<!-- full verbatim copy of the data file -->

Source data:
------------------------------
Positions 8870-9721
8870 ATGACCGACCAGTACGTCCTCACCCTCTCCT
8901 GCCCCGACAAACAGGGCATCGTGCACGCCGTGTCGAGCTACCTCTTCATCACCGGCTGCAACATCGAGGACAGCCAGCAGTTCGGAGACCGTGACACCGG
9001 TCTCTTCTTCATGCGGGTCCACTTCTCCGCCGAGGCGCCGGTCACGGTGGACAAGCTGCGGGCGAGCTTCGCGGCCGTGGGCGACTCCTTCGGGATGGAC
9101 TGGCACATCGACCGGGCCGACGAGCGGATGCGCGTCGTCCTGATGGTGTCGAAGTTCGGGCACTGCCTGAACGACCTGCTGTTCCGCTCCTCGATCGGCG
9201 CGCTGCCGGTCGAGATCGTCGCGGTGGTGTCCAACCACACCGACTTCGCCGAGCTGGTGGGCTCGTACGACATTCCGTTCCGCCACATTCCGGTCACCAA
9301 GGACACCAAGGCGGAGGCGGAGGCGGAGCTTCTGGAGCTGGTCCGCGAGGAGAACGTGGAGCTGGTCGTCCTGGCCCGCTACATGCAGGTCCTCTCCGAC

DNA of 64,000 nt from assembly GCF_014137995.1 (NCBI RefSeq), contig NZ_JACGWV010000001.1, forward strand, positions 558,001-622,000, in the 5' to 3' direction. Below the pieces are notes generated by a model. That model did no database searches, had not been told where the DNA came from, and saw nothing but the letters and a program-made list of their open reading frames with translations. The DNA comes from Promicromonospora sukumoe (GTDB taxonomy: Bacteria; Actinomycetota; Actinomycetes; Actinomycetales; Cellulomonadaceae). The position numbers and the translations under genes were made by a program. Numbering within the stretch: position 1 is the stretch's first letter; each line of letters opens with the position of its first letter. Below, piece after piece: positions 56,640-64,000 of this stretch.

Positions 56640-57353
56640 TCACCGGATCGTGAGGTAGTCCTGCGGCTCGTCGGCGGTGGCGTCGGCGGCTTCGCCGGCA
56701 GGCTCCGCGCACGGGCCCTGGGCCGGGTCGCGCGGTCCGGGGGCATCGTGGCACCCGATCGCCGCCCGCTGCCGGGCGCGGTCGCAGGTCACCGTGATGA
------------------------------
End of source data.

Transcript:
Positions 8870-9721
8870 ATGACCGACCAGTACGTCCTCACCCTCTCCT
8901 GCCCCGACAAACAGGGCATCGTGCACGCCGTGTCGAGCTACCTCTTCATCACCGGCTGCAACATCGAGGACAGCCAGCAGTTCGGAGACCGTGACACCGG
9001 TCTCTTCTTCATGCGGGTCCACTTCTCCGCCGAGGCGCCGGTCACGGTGGACAAGCTGCGGGCGAGCTTCGCGGCCGTGGGCGACTCCTTCGGGATGGAC
9101 TGGCACATCGACCGGGCCGACGAGCGGATGCGCGTCGTCCTGATGGTGTCGAAGTTCGGGCACTGCCTGAACGACCTGCTGTTCCGCTCCTCGATCGGCG
9201 CGCTGCCGGTCGAGATCGTCGCGGTGGTGTCCAACCACACCGACTTCGCCGAGCTGGTGGGCTCGTACGACATTCCGTTCCGCCACATTCCGGTCACCAA
9301 GGACACCAAGGCGGAGGCGGAGGCGGAGCTTCTGGAGCTGGTCCGCGAGGAGAACGTGGAGCTGGTCGTCCTGGCCCGCTACATGCAGGTCCTCTCCGAC

DNA of 64,000 nt from assembly GCF_014137995.1 (NCBI RefSeq), contig NZ_JACGWV010000001.1, forward strand, positions 558,001-622,000, in the 5' to 3' direction. Below the pieces are notes generated by a model. That model did no database searches, had not been told where the DNA came from, and saw nothing but the letters and a program-made list of their open reading frames with translations. The DNA comes from Promicromonospora sukumoe (GTDB taxonomy: Bacteria; Actinomycetota; Actinomycetes; Actinomycetales; Cellulomonadaceae). The position numbers and the translations under genes were made by a program. Numbering within the stretch: position 1 is the stretch's first letter; each line of letters opens with the position of its first letter. Below, piece after piece: positions 56,640-64,000 of this stretch.

Positions 56640-57353
56640 TCACCGGATCGTGAGGTAGTCCTGCGGCTCGTCGGCGGTGGCGTCGGCGGCTTCGCCGGCA
56701 GGCTCCGCGCACGGGCCCTGGGCCGGGTCGCGCGGTCCGGGGGCATCGTGGCACCCGATCGCCGCCCGCTGCCGGGCGCGGTCGCAGGTCACCGTGATGA